Pre-K 4 SA Referendum
10:14 am
Tue October 23, 2012

Leaders Make Final Push for Pre-K 4 SA as Early Voting Begins

Whether Mayor Julián Castro's Pre-K 4 SA early education initiative will pass or be voted down is too close to call at this point in early voting, but with all the debate over the issue, Castro doesn't seem surprised.

"I always assume that any election is going to be a close election," said Castro Monday at the steps of the Bexar County Courthouse. "I want folks to know Pre-K 4 SA is supported by our seven biggest Chambers of Commerce, by all seven living former mayors, by our biggest employers. There's a reason for that."

Castro said the program is a well-thought-out plan that will include thousands of the city's four-year-old population. He said despite income level, any family that wants to participate can.

Castro deflects opposition

"I don't see a deep opposition out there," said Castro. "What I see are many of the folks who usually oppose anything the city government does that are not supporting this."

Castro and other elected, and former elected, leaders spoke to reporters and community members Monday as early voting got underway. Bexar County Judge, and former mayor, Nelson Wolff supports the Pre-K 4 SA initiative.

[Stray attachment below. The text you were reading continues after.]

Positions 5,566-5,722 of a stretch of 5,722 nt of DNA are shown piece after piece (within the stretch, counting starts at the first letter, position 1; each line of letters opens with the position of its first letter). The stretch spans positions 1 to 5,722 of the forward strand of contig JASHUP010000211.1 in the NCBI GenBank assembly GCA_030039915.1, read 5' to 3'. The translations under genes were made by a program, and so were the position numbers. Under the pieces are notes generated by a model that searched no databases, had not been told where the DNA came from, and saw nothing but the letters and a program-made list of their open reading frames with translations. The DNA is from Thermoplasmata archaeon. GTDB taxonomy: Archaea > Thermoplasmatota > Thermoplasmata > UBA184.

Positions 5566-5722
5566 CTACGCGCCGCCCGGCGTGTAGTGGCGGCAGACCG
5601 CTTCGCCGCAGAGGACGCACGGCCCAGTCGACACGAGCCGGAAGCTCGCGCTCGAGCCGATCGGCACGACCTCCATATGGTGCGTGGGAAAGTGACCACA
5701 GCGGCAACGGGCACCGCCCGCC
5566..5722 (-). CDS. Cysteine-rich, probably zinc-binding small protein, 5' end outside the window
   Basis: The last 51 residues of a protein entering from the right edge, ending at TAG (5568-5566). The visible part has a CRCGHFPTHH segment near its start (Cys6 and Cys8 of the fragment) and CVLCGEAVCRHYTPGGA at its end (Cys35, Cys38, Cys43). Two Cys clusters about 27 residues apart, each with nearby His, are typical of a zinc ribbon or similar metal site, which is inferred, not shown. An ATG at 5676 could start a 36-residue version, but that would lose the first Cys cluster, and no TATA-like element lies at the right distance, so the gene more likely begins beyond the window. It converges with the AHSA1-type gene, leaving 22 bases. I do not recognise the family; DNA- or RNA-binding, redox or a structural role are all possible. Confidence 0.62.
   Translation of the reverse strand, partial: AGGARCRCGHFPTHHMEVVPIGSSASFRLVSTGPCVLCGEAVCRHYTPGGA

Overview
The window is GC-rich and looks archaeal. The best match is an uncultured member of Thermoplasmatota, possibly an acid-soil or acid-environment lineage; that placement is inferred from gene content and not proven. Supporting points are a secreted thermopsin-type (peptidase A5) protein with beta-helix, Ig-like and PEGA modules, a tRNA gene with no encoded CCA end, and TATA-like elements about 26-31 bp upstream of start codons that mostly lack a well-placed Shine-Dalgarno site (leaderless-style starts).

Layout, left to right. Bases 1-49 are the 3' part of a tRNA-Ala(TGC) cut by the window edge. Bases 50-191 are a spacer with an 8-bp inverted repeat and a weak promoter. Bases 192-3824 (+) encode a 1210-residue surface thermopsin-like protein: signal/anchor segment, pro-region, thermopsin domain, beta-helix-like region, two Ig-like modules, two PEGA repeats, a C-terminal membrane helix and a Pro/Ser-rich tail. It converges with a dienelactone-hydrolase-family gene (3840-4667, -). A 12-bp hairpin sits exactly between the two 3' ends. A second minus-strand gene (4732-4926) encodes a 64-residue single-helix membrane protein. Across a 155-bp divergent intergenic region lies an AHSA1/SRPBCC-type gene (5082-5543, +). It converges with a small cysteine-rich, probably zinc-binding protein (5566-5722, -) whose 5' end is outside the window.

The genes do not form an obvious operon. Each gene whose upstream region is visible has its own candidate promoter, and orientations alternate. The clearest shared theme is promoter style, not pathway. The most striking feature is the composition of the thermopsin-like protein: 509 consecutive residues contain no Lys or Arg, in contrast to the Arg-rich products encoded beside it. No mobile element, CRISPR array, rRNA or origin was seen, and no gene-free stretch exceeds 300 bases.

Wolff spent his time as mayor battling juvenile issues, and said the jail population in Bexar County says it all; 4,000 prisoners who slipped through the cracks, "and almost all of them did not acquire a high school education," said Wolff. "So we see the bad side over at this courthouse."

Mayor Julián Castro and the seven living former mayors of San Antonio make a final push for the Pre-K 4 SA initiative as early voting begins.
Credit Ryan Loyd / Texas Public Radio

Mayor Ed Garza, who is now a San Antonio ISD board member, said critics who believe the city should not be involved in education haven't stepped inside a classroom lately.

"We cannot educate our students alone as school districts," said Garza. "We must create powerful partnerships if we want to change the perception that San Antonio is a low-educated community. This initiative not only takes a step to transform that perception, but this is a bold proactive investment in the future of our city."

Mayor Lila Cockrell said all seven former living mayors don't always agree on all the issues.

"We're all independent thinkers," Cockrell said. "Now why does it happen that we all feel so strongly about this issue? We're not just thinking about the past - where San Antonio has come from. We're thinking about San Antonio's future. We're concerned about those dropout rates."

Cockrell said this is one issue they can all get behind for the sake of San Antonio's future.

Additional Resources: